Guide to Antitrust Laws (Introduction)





The United States economy is one of the strongest and most productive in the world. Although the credit for our economic success goes to the hard work and creativity of American workers and businesses, it is our national policy of competition that spurs and rewards that work and creativity. History has shown that societies that promote vigorous competition among private companies have lower prices, better products, and greater consumer choice.

The antitrust laws are the basis of this national policy. These laws, enforced by both the federal and state governments, require companies to compete in the marketplace. The Sherman Act, the first federal “antitrust law,” was enacted in 1890, at a time when there was enormous concern about “trusts” — combinations of companies that were able to control entire industries. Since then, other laws have been enacted to supplement the Sherman Act, including the Federal Trade Commission Act and the Clayton Act (1914). With some revisions, these laws still are in effect today. They have the same basic objective: making sure there are strong economic incentives for businesses to operate efficiently, keep prices down, and keep quality up.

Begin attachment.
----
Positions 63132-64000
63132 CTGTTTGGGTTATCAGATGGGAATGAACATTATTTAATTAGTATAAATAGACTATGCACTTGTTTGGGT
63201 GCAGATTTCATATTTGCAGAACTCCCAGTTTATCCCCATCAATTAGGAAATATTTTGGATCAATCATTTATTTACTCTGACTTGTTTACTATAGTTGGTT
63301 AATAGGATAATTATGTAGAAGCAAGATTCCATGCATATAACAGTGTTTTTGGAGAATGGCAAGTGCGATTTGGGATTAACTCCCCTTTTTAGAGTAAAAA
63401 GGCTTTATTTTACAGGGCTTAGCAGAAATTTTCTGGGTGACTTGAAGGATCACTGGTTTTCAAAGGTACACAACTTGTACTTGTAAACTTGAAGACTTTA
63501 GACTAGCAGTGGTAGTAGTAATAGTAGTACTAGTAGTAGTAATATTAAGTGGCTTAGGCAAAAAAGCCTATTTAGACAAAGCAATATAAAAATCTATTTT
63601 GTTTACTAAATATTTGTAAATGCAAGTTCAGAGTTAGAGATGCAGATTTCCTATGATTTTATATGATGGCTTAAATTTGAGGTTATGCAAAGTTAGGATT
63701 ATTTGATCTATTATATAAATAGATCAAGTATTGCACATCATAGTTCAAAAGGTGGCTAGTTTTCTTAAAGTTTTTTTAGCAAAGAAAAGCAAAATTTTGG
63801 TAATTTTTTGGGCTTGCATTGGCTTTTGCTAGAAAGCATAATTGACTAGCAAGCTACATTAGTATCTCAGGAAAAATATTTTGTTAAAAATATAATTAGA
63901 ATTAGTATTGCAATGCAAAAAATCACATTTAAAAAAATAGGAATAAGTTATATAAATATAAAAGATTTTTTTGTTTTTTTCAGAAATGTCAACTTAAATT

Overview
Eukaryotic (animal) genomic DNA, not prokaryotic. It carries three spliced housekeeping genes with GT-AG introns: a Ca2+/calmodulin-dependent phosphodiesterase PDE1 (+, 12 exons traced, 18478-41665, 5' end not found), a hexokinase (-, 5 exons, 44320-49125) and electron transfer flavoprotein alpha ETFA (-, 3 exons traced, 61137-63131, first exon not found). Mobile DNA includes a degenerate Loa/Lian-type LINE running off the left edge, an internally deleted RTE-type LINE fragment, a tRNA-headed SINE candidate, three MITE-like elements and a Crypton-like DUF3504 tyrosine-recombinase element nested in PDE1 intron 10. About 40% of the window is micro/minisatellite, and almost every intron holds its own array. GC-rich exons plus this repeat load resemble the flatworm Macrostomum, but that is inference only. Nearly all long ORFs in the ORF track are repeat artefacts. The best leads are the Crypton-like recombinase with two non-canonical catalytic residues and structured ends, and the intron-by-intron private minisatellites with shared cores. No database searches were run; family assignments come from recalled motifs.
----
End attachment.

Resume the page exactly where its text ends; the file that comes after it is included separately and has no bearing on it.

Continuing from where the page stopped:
When consumers decide to purchase a product or service — a car, a new refrigerator, or prescription drugs, for example — the goal of the antitrust laws is to make sure their choices are not restricted unreasonably. Consumer choice is a powerful incentive for the sellers of any products to keep their prices low and their quality high. When the antitrust laws are vigorously enforced, businesses must respond to what consumers want. A business that ignores consumer wishes — by refusing either to keep prices competitive or to offer products or services that consumers want — loses its competitive position in the marketplace.

To ensure consumer choice, the antitrust laws set two basic requirements: companies cannot agree to limit competition in ways that hurt consumers; and a single company cannot monopolize or try to monopolize an industry through unfair practices.